by populistamerica, Mon Mar 20, 2006 at 06:19:17 PM EST
by Renee in Ohio, Thu Feb 02, 2006 at 09:57:55 AM EST
About three years ago, troubled that the public face of Christianity often seemed to be pro-war and anti-compassion, I started a web site called The Religious Left. Now that the voices of groups like Ohio Restoration Project and Reformation Ohio are growing louder and more strident, and seeking to use their numbers and influence to promote an agenda that is harmful to "the least of these", it is vital that other voices of faith speak out.
As you can see from the posts here, some have already begun to do so. Another group has started to meet, focusing not on fighting Rod Parsley and Russell Johnson, but by offering an alternative message.
by darklywise, Sun Jan 29, 2006 at 04:15:51 PM EST
The latest news is that President Bush has directed at least more than a quarter of the 15-billion federal AIDS campaign money to religious groups such as the one that is headed by Billy Graham's son, and most of these religious groups/churches are extremely conservative in their methodology and ideology. For example, they advocate abstinence rather than the use of condoms in prevention of AIDS. I realize it is hard to argue the fact that many religious organizations and churches have positive influences on social goods and contribute to the general welfare of society. We also have to realize that a vast majority of Americans do claim that Faith/Religion play an integral part of their lives. However, there is something disturbing about the reinforcing nature between conservative churches and conservative President, especially when there is public fund involved. It is true that religious Conservatives have always been a solid basis of GOP. But since the Presidency of George W. Bush, the conservative churches have been actively involved in politics and lobbying activities, which a religious, non-profit organization should not do under U.S. tax law. And now we may have the first hint of the conservative President giving the economic benefit back to these churches. While none of this is happening in large scale to cause a total public outrage yet, it is certainly very disturbing.
Ayn Rand has been actively cited in recent months as an inspiration for many leading conservatives with politicians such as Sen. Ron Johnson proudly endorsing Atlas Shrugged as his “foundational book.” Most famously, perhaps, Rep. Paul Ryan, author of the GOP Budget, extolled Rand, proclaiming that she “more than anyone else did a fantastic job of explaining the morality of capitalism, the morality of individualism.” It is surprising, however, that Rand’s vehement opposition to conservative values (e.g. she was ardently pro-choice) and Judeo-Christian morality has not even been addressed by the media or religious leaders across America.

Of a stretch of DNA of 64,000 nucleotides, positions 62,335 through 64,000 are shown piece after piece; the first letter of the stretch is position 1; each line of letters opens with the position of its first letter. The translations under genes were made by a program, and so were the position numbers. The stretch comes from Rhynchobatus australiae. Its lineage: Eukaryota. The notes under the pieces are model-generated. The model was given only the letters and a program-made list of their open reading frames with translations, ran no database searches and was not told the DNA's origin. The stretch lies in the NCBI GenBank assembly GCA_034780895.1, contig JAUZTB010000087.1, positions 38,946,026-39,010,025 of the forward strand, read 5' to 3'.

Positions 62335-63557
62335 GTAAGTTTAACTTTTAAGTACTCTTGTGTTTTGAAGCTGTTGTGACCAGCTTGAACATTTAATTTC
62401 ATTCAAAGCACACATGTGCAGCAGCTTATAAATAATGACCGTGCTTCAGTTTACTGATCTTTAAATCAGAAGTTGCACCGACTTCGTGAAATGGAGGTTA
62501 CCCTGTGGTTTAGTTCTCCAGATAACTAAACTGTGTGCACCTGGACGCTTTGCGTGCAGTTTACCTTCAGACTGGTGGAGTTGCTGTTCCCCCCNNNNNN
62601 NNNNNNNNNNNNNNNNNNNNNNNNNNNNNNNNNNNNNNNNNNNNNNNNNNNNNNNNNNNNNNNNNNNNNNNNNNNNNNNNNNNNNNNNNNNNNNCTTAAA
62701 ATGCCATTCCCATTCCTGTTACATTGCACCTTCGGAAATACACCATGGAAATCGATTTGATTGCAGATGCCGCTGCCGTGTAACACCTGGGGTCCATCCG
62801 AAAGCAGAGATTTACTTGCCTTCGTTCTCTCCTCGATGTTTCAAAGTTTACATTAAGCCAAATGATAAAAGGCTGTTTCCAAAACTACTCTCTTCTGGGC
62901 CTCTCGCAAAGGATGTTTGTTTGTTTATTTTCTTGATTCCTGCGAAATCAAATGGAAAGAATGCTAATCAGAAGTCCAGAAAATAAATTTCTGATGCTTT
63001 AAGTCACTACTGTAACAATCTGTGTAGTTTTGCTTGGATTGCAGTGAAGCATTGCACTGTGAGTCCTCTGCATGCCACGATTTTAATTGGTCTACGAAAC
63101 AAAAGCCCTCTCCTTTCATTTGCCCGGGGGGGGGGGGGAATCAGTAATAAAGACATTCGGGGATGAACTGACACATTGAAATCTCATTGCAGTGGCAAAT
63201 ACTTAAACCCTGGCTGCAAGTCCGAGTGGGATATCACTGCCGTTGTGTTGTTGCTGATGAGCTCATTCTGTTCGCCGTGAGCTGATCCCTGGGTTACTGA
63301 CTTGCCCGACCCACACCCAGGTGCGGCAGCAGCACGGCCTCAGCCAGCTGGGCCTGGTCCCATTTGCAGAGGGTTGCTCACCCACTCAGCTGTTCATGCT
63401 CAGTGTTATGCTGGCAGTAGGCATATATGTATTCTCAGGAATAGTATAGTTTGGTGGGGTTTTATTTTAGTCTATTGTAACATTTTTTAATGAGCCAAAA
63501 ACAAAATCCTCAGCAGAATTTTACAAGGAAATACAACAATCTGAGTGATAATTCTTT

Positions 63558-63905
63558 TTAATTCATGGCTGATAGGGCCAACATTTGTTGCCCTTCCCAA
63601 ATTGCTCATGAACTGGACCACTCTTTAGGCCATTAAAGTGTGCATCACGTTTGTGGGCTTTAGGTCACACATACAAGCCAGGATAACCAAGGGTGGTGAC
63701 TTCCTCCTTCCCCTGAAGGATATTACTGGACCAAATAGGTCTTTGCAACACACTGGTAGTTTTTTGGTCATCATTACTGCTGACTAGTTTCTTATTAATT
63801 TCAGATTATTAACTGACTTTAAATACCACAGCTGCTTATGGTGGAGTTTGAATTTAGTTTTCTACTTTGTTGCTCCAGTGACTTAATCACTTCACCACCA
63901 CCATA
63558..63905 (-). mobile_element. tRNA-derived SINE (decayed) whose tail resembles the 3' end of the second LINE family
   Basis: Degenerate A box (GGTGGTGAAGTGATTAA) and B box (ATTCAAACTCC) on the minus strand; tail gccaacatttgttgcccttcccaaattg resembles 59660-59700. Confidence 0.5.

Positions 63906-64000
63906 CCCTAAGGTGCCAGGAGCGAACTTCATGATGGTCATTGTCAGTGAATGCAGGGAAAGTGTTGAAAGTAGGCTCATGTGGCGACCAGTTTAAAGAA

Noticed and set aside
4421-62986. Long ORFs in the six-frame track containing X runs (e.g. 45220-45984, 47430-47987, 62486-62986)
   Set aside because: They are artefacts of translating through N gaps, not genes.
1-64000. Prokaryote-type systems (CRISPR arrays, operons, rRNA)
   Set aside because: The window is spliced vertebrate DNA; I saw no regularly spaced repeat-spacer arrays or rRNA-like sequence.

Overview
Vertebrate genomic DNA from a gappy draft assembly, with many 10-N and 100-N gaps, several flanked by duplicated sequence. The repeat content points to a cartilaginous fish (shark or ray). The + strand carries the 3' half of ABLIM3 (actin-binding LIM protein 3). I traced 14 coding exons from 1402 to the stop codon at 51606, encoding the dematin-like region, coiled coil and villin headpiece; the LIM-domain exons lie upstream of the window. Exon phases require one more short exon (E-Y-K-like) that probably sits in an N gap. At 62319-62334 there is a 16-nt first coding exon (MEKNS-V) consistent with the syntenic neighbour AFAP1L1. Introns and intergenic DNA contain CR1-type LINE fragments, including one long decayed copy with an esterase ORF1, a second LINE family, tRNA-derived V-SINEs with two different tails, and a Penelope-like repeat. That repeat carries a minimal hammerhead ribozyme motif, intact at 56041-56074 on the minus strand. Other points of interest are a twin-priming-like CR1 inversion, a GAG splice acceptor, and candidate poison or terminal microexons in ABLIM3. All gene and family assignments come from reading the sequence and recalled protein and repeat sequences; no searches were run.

The American Values Network (AVN) recently released a video debunking the innocuousness of Rand’s philosophy (Objectivism). It drives home the point that one cannot be a Christian and be partial to Rand. For one, Rand was not merely advocating specific political actions, but rewiring the human conscience so that pure and unrepentant selfishness that leaves no room for altruism is foundational to human existence. In an interview with Mike Wallace, she went so far as to assert that altruism is “evil.” No helping the poor, the sick, the voiceless. It is all about the holy trinity of me, myself, and moi.
Rand’s philosophy goes well beyond simply rejecting faith (which many do) to directly challenging the morality taught by Scripture of loving ones neighbor and promoting the common good. Rand made the choice clear, you can follow her or Jesus, not both. For years Republicans have been cloaking their policies in the mantle of faith and values. But the priorities laid out in the GOP budget – ending Medicare as we know it, attacks on the middle and working class, gutting programs for the most vulnerable – reflect Rand’s philosophy, not Jesus’. This inherent contradiction needs to be forced to a head because it could drive a massive wedge within the ranks of the right. The GOP must be forced to explain to its Christian base whose values it really stands for. They must be forced to choose Ayn Rand or Jesus. Because at its heart this debate is about our values.
AVN’s video begs us to ask ourselves what we envision America to be. Do we want a self-obsessed America who leaves the disadvantaged by the wayside, who passes by the downtrodden on the other side of the road? Or do we want an America who, as John F. Kennedy has declared “… shall pay any price, bear any burden, meet any hardship, support any friend, oppose any foe, in order to assure the survival and the success of liberty?” Indeed, AVN’s video makes clear that these two visions of America are entirely incompatible with each other.